Ultimately, the opponents of the Clinton Plan proved more effective than the supporters. Many Americans were highly skeptical of government intervention and fearful that it would squander large amounts of money. The suspicion that all government programs are wasteful not only offered tempting opportunities for opponents to exploit through communications such as the Harry and Louise ads. They also caused the President's advisors to back away from trying to explain important parts of the Clinton Plan to the public. "Whatever you do, " warned one internal White House memo, "don't get caught up in the details of the policy. " Every effort was made to avoid any suggestion of increased taxes (other than tobacco taxes) or to intimate that more government bureaucracy might be required. As Theda Skocpol has observed, "Promoters of the Clinton Health Security Plan tried to avoid discussing the [health] alliances as new sorts of governmental organizations. Instead of telling Americans as simply and clearly as possible why this kind of governmental endeavor would be effective and desirable, their accommodation to the public's distrust of government was to pretend that President Clinton was proposing a virtually government-free national health security plan. "
In the end, the White House strategy did more to increase public misunderstanding than to promote the President's plan. Weeks after the President unveiled his proposal, large majorities of Americans still had no comprehension of what a health alliance did or why it was needed. Nor could they understand how the Clinton Plan could insure millions of Americans who lacked health care coverage without increasing taxes. Amid the suspicion that surrounds all government initiatives today, 80 percent of the public concluded that health costs would rise more than the President claimed; 54 percent believed that costs would rise "much more. " Similarly, although only 25 percent of Americans claimed to understand what a health alliance was, 65 percent assumed that the President's plan would result in more bureaucracy.
The only hope of bringing clarity to the debate lay in the media. To their credit, reporters did make a serious effort to inform the discussion and enlighten the public in the early stages of the campaign. Major newspapers devoted lengthy columns, even entire pages to trying to explain the details of Health Care Alliances, employer mandates, and other intricacies of the Clinton proposal. With support from the Johnson Foundation, NBC aired a long program explaining the issues on prime time. The New York Times ran a 16-page special supplement on health care reform. Other newspapers provided extensive coverage of their own. After the President's initial speech to Congress, however, in September of 1993, media attention increasingly turned from the substance of the rival health plans under consideration to the conflicts and maneuvering of the different Congressional factions and interest groups that were struggling to get the upper hand. Some reporters even speculated that the health care debate was simply a smokescreen by the Clintons to divert the public's attention from the Whitewater saga.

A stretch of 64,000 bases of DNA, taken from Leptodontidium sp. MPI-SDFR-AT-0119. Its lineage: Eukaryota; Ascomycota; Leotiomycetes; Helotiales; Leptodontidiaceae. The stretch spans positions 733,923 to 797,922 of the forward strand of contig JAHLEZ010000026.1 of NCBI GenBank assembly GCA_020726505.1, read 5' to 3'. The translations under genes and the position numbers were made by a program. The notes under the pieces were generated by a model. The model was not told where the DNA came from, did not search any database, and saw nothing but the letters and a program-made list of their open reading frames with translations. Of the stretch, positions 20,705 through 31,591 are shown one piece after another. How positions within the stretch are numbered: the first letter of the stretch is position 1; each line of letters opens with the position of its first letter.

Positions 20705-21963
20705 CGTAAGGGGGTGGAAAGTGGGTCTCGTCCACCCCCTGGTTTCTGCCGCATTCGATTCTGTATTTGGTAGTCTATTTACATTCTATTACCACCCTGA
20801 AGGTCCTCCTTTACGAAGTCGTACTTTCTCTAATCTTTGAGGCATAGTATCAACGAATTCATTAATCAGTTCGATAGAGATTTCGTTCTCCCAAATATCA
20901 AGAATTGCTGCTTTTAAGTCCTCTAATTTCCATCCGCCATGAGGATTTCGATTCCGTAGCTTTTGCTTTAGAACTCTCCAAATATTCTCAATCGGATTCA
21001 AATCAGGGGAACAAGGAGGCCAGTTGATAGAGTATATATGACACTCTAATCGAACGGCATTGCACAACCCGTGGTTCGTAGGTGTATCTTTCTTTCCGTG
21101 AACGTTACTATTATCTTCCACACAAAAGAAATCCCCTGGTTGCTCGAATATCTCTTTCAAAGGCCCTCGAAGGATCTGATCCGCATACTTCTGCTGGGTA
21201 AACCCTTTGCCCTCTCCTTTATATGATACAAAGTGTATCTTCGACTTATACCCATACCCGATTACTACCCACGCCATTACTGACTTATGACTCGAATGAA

As the number of competing proposals grew, substantive news coverage declined, and the barrage of interest group claims and counter-claims became more strident. Only about one-quarter of the newspaper stories and less than one-fifth of the television coverage focused on the substantive issues under consideration. Reporters tended not to mention the several areas of agreement between Republicans and Democrats, such as the need for some kind of insurance pools and for some means of allowing workers to take their health insurance with them when they changed jobs. Gradually, a sense of confusion overcame American voters. Eventually, a majority came to feel that Congress should abandon the effort and start again from the beginning the following year.
The public itself surely bears some responsibility for the quality of the debate. If the media came to concentrate more on the political maneuvers of opposing factions, the tactics of powerful interest groups, and the clashes within the Democratic party, it is surely because many readers and viewers found these subjects more interesting than the numbing details of alternative proposals for reform. If the plight of the uninsured was not fully appreciated, part of the explanation must be that the poor and uninsured rarely bothered to vote, let alone make efforts to understand what was at stake and communicate their views to Congress.
Whoever is ultimately responsible for the quality of the health care debate, the end result was depressing. According to careful surveys, the public was even more confused about health care by the end of Congress' deliberations than it was when President Clinton first presented his plan to Congress in September, 1993. The public's reaction proved highly significant. In a survey of lawmakers taken after the Plan met its end, three-quarters of the members of Congress polled asserted that public opinion was a "very important" factor in the outcome of the deliberations. The problem, then, was not that Congress was unresponsive to its constituents. The difficulty was that the "marketplace of ideas" had failed to produce a working consensus. Months of intense competition to persuade Americans only succeeded in sowing confusion about the underlying facts and creating uncertainty about the proper solution.